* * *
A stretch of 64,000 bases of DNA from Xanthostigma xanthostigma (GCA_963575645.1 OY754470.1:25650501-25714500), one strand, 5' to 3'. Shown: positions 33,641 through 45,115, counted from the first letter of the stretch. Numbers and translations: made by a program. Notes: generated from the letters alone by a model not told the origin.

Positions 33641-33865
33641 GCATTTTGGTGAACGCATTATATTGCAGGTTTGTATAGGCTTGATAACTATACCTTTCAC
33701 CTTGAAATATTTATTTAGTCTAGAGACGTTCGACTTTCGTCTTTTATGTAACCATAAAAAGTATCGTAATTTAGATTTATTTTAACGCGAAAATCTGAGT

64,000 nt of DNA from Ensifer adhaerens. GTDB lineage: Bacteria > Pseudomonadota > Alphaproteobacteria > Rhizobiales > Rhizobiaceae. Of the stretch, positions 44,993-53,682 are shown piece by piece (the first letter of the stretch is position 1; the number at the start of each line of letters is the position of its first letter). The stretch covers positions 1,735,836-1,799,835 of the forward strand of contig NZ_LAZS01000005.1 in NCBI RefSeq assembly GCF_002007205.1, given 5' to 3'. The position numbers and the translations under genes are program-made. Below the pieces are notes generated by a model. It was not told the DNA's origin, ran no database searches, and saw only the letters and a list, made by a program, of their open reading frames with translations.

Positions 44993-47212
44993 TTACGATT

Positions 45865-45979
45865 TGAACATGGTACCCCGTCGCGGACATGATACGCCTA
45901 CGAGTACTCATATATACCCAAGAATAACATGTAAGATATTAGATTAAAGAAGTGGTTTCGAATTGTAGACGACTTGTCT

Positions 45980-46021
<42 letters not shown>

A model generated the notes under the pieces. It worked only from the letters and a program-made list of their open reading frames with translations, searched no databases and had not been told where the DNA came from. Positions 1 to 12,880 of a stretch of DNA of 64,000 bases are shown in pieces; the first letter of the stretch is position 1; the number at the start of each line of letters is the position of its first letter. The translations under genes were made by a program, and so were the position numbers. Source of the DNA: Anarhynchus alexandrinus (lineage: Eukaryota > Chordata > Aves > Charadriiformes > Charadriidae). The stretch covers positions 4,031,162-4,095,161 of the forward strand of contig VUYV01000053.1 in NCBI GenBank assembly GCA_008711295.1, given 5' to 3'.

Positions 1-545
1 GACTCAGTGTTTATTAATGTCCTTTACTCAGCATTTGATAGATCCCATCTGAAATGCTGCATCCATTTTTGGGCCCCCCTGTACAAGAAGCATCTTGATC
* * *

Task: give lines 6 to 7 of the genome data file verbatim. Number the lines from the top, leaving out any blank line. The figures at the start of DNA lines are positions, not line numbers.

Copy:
Positions 44993-47212
44993 TTACGATT